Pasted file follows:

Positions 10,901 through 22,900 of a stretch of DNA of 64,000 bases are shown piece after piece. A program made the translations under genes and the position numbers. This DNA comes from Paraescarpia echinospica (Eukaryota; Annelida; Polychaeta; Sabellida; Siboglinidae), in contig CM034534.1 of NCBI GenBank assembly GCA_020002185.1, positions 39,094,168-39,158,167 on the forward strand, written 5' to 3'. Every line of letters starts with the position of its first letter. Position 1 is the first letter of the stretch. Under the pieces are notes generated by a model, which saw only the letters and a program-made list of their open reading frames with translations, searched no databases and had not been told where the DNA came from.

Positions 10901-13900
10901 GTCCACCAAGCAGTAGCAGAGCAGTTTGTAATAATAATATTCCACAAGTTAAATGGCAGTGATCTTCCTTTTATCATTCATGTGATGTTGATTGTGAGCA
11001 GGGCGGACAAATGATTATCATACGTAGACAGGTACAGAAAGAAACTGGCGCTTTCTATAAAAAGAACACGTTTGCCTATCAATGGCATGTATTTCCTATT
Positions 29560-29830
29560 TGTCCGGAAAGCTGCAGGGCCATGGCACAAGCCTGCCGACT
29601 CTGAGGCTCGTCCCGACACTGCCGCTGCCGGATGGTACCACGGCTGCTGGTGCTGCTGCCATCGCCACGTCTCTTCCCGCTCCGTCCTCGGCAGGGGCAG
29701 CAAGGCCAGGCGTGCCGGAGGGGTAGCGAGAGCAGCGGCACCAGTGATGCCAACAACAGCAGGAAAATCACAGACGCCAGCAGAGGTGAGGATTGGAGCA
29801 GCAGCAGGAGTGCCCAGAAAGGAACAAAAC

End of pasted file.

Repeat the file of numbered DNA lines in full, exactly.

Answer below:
Positions 10,901 through 22,900 of a stretch of DNA of 64,000 bases are shown piece after piece. A program made the translations under genes and the position numbers. This DNA comes from Paraescarpia echinospica (Eukaryota; Annelida; Polychaeta; Sabellida; Siboglinidae), in contig CM034534.1 of NCBI GenBank assembly GCA_020002185.1, positions 39,094,168-39,158,167 on the forward strand, written 5' to 3'. Every line of letters starts with the position of its first letter. Position 1 is the first letter of the stretch. Under the pieces are notes generated by a model, which saw only the letters and a program-made list of their open reading frames with translations, searched no databases and had not been told where the DNA came from.

Positions 10901-13900
10901 GTCCACCAAGCAGTAGCAGAGCAGTTTGTAATAATAATATTCCACAAGTTAAATGGCAGTGATCTTCCTTTTATCATTCATGTGATGTTGATTGTGAGCA
11001 GGGCGGACAAATGATTATCATACGTAGACAGGTACAGAAAGAAACTGGCGCTTTCTATAAAAAGAACACGTTTGCCTATCAATGGCATGTATTTCCTATT
Positions 29560-29830
29560 TGTCCGGAAAGCTGCAGGGCCATGGCACAAGCCTGCCGACT
29601 CTGAGGCTCGTCCCGACACTGCCGCTGCCGGATGGTACCACGGCTGCTGGTGCTGCTGCCATCGCCACGTCTCTTCCCGCTCCGTCCTCGGCAGGGGCAG
29701 CAAGGCCAGGCGTGCCGGAGGGGTAGCGAGAGCAGCGGCACCAGTGATGCCAACAACAGCAGGAAAATCACAGACGCCAGCAGAGGTGAGGATTGGAGCA
29801 GCAGCAGGAGTGCCCAGAAAGGAACAAAAC